Title III of the Americans with Disabilities Act (ADA) provides that
No individual shall be discriminated against on the basis of disability in the full and equal enjoyment of the goods, services, facilities, privileges, advantages or accommodations of any place of public accommodation by any person who owns, leases (or leases to), or operates a place of public accommodation.
42 U.S.C. Section 12182(a). What about a website? Is that a “place of public accommodation”? The answer to that question could make a big difference in determining whether your business faces legal risks and whether you can protect against those risks with insurance. A recent decision out of the Ninth Circuit highlights the split in United States jurisdictions about whether a website is subject to the prohibitions against discrimination found in the ADA.
On January 15, 2019, the Ninth Circuit confirmed that the online ordering feature offered by Domino’s Pizza was subject to the protections afforded under the ADA. Robles v. Domino’s Pizza, LLC, 913 F.3d 898 (9th Cir., Jan. 15, 2019). There, a blind man was unable to order pizza from Domino’s, even with the screen-reading software he was using. The court held that the Domino’s physical restaurants are places of public accommodation, and that since customers use the website and app to locate nearby Domino’s restaurants for at home delivery or in-store pickup, the website was subject to the ADA as well—it was the nexus between the website and the physical restaurant that brought the website within the requirements of the ADA.
What if your business operates a website or app without a “physical” storefront? In the Ninth Circuit, the courts have held that the ADA does not apply. See Cullen v. Netflix, Inc., 600 Fed. Appx. 508 (9th Cir. 2015) (“Because Netflix’s services are not connected to any ‘actual, physical space,’ Netflix is not subject to the ADA.”)
But, be aware that the rule is different in the First and Seventh Circuits, where the courts have rejected the proposition that a website cannot be a public accommodation without a nexus to a physical place. There, web-based services alone can be the subject of a Title III discrimination action.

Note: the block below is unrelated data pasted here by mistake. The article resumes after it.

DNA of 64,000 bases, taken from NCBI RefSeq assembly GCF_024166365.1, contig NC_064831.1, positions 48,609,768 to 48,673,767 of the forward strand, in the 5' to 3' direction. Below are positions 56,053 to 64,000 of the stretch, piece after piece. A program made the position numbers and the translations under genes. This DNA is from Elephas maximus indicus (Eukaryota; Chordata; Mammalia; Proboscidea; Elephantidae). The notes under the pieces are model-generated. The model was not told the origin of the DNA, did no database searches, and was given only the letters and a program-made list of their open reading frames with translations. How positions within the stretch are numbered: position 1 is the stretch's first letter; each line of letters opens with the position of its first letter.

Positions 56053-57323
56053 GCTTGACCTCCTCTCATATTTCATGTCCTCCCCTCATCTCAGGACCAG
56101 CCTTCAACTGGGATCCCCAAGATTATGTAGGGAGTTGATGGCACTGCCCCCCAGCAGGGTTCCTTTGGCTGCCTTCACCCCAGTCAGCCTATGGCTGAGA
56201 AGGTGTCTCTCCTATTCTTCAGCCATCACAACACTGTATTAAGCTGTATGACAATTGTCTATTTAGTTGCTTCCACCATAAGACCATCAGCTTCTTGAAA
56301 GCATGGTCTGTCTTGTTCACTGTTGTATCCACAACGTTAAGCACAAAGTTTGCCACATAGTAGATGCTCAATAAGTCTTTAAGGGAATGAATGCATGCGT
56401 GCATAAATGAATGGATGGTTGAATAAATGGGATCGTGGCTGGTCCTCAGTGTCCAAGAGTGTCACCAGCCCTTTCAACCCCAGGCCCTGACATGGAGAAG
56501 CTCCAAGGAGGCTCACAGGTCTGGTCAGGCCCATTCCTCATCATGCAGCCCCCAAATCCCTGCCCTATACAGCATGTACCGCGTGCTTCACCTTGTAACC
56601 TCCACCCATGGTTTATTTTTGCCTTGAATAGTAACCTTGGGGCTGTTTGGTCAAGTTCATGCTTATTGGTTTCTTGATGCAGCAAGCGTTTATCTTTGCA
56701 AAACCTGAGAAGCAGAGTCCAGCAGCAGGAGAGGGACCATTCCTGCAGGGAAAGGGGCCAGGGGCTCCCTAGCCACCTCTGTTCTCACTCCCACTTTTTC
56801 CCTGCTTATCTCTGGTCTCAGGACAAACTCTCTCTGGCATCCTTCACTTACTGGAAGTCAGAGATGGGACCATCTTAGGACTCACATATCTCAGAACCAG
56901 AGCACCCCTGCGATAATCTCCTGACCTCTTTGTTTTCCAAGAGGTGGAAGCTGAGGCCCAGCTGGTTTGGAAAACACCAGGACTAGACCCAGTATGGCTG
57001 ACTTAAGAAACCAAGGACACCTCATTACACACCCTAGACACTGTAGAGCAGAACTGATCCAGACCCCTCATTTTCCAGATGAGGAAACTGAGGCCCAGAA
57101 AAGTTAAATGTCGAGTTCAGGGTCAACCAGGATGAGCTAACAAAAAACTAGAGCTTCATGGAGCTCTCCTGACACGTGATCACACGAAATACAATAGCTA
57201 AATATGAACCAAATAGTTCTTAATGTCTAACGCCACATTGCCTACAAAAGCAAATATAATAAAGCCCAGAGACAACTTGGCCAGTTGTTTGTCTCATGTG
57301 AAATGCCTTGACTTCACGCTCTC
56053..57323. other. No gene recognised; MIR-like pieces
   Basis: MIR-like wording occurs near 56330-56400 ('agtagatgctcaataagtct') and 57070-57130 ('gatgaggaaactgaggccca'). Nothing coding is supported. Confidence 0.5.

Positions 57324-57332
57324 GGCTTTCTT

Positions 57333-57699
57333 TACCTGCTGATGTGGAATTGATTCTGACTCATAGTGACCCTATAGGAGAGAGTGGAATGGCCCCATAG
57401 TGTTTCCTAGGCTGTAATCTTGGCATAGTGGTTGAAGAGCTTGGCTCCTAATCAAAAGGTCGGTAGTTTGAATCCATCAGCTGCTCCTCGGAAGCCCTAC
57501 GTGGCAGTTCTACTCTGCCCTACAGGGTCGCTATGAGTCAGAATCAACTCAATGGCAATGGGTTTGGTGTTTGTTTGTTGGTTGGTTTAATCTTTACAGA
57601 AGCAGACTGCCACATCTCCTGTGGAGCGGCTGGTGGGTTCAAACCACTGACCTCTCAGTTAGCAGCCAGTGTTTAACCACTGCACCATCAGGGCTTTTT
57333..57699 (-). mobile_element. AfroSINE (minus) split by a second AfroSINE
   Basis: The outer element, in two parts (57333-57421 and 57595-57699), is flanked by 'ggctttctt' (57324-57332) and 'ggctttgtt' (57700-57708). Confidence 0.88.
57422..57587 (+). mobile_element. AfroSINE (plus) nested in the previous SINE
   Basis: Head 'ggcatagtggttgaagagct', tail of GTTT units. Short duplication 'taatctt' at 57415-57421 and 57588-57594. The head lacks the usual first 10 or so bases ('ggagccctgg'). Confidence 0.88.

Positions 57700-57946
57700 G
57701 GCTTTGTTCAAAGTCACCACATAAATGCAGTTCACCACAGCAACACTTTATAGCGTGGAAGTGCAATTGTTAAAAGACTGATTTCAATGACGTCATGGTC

Clearly, if your business has a physical location that customers can visit, it must comply with the ADA and is at risk for a discrimination claim if it fails to do so. But, if you plan to do business in some states—like Illinois, Massachusetts, or Wisconsin—you are at risk even if you don’t have a physical location. This is where the right type of Employment Practices Liability (EPL) insurance can help. EPL policies cover claims by employees, but also can cover discrimination claims by third parties. Make sure you have that coverage when you are purchasing or renewing your EPL policy, and check for it immediately if you are threatened with a lawsuit.
ADA and other discrimination claims by consumers are frequently brought in class action form, which can be costly and time-consuming to defend. Your EPL insurance can help mitigate those costs. Although ADA lawsuits frequently request injunctive relief involving, e.g., making changes to a facility or website, which many EPL policies will not cover the costs, the costs of defending a class action claim are covered and, depending on your policy, so might be the costs of paying for the other side’s attorneys’ fees. Note also that ADA claims are often coupled with other causes of action, like alleged violations of the Unruh Civil Rights Act (Cal. Civ. Code § 51. et seq.) or the Calif. Disabled Persons Act (Cal. Civ. Code §§ 54-54.3), which may seek damages that are covered by your EPL policy.